Mr Pinera is one of the country’s richest men. He made his fortune introducing credit cards to Chile, then went on to buy a television channel, a stake in Chile’s most successful football club, and put millions of dollars into other investments.

Waqar Younis Shocked With PCB’s Decision

The ban imposed by PCB on several leading national players has shocked new coach Waqar Younis. PCB’s decision has not only suspended skipper Younis Khan and Mohammad Yousuf for life-time but has also laid hefty fines on many others.

Waqar, who is due to take in charge of Pakistan coach later this month, said he was unaware of the punishment handed out to the players.

Waqar said,”This is a shocking and surprising development. I need time to get more details. Waqar is currently in Sydney but is scheduled to arrive in Pakistan within the next few days.

Waqar came as a replacement for Intikhab Alam as Pakistan’s coach after the team’s disappointing Australia tour.

Former Pakistani Cricketers Criticize PCB’s Action

Former cricketers on Wednesday slammed the Pakistan Cricket Board (PCB) for its “harsh” action against several leading players and alleged it was only trying to “save itself”.

The PCB banned former captains Younis Khan and Mohammad Yousuf for life on Wednesday and took stern action against five more national cricketers for affecting the team’s performance.

Former Pakistan captain Rashid Latif claimed the PCB will be unable to implement the bans because the players will go to court and will also win.

“These bans will not stay for long and the players will win cases in court,” Latif was quoted saying.

“I don’t understand why the board didn’t take action earlier when there were so many problems in the team.”

“I feel the board is trying to save itself by taking these decisions,” he said adding that the life bans on Mohammad Yousuf and Younis Khan are unjustified. Inzamam-ul-Haq, another former Pakistan captain, also threw his weight behind the national cricketers and advised them to go to court and challenge the decision.

“Players should go to court against the ban,” said Inzamam. “Only players are not responsible for the performance, PCB is also responsible.”Ramiz Raja, also a former Test captain, also criticised the PCB action.”Life-time bans on players are harsh,” said Ramiz.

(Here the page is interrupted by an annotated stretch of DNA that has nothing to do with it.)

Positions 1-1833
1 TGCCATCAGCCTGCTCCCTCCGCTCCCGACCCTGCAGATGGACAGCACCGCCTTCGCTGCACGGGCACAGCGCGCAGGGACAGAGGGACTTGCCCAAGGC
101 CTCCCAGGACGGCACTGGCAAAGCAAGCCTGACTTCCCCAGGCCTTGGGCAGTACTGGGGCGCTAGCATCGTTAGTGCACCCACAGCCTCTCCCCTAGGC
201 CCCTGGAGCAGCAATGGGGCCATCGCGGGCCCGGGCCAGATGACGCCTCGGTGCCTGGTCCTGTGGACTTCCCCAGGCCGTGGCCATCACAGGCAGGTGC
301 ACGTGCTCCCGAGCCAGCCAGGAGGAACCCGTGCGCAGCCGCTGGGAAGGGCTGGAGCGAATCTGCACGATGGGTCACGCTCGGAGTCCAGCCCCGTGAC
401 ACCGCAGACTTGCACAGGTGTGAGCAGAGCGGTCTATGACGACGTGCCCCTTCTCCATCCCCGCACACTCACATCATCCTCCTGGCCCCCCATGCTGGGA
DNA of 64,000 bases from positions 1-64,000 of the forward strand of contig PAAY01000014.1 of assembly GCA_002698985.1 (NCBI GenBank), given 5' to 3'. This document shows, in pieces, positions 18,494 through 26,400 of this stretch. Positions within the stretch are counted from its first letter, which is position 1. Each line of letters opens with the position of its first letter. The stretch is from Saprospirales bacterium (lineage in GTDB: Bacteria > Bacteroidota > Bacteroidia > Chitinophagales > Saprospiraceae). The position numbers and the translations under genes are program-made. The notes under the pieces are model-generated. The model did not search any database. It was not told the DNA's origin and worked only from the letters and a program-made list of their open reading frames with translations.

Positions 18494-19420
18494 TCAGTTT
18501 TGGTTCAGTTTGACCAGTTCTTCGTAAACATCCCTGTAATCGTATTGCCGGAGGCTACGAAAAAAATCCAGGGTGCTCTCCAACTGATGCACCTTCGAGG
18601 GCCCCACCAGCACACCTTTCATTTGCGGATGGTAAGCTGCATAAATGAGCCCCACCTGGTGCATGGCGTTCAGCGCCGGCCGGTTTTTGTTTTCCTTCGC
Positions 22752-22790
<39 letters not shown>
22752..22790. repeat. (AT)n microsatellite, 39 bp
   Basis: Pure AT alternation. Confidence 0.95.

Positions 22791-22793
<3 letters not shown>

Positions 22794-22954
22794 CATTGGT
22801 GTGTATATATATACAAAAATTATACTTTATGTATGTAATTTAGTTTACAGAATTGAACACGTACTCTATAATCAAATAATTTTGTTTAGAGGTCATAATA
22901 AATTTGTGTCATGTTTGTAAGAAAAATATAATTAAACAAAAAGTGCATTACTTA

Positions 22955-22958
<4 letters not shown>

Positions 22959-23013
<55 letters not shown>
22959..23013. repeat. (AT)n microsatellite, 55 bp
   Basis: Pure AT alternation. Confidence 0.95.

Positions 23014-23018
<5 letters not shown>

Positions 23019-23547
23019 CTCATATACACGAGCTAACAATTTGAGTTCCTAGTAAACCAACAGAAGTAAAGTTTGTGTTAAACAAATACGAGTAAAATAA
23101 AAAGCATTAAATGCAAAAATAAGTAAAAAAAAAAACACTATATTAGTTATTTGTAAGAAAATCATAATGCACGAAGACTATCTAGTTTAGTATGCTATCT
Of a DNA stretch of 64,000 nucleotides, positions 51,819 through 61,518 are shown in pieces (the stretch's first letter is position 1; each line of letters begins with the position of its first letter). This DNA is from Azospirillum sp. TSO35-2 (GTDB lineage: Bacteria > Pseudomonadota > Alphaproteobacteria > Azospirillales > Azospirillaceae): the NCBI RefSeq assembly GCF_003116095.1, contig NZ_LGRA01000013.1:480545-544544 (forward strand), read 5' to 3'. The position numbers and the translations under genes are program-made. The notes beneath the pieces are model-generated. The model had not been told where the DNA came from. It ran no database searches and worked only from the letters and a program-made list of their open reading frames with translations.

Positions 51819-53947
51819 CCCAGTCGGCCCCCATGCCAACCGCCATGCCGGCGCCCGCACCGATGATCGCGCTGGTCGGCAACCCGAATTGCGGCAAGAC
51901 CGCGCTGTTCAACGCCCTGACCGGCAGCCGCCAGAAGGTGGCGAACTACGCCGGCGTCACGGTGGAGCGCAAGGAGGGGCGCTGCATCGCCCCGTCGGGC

Sonia Gandhi Meets Railway Minister On Women’s Bill

Ruling United Progressive Alliance (UPA) chairperson Sonia Gandhi met Railway Minister Mamata Banerjee on Wednesday and sought an assurance that her Trinamool Congress will vote for the Women’s Reservation Bill in the Lok Sabha, Congress sources said.

“The meeting was cordial and the outcome was positive,” said a senior Congress leader, who was present at the meeting. Sonia Gandhi had expressed surprise at Banerjee’s last-minute objections to the bill. The Congress president said she had been told by a minister who sat next to Banerjee at the last cabinet meeting that she was very “enthusiastic” about the bill.

The Trinamool Congress, with 19 MPs in the Lok Sabha and two in the Rajya Sabha, is the largest ally of the UPA government. The party’s stand could be crucial in ensuring that the bill sails through the Lok Sabha, which is the next hurdle for the legislation to become a law. The Women’s Reservation Bill was passed in the Rajya Sabha Tuesday. The bill, which seeks to set aside for women 181 of the 543 seats in the Lok Sabha and 1,370 of the 4,109 seats in the 28 state assemblies, is expected to be tabled in the Lok Sabha next week.

It is being opposed by parties that mainly have their support base in the Hindi heartland of northern India, but enjoys majority support from the opposition Bharatiya Janata Party (BJP) and the Left parties.

United AP in the interest of Rayalaseema: Reddy

Keeping Andhra Pradesh united is in the interest of Rayalaseema and the region should be clubbed with Telangana if a split becomes inevitable, senior Congress MLA J C Diwakar Reddy said today.

“Rayalaseema would be worst affected if the state is split. If division is inevitable, we (Rayalaseema) should be with Telangana. We are not going to benefit in any way if we are with coastal Andhra,” he said at a meeting of legislators from Rayalaseema.

Reddy felt that Rayalaseema will have to be dependent on Telangana for procuring water which may create trouble for the region in case of division.

Reddy, a former minister and a senior MLA in the ruling Congress, stressed the need to impress the Sri Krishna committee about keeping Andhra Pradesh united.

The meeting was attended mainly by legislators from ruling Congress and Praja Rajyam.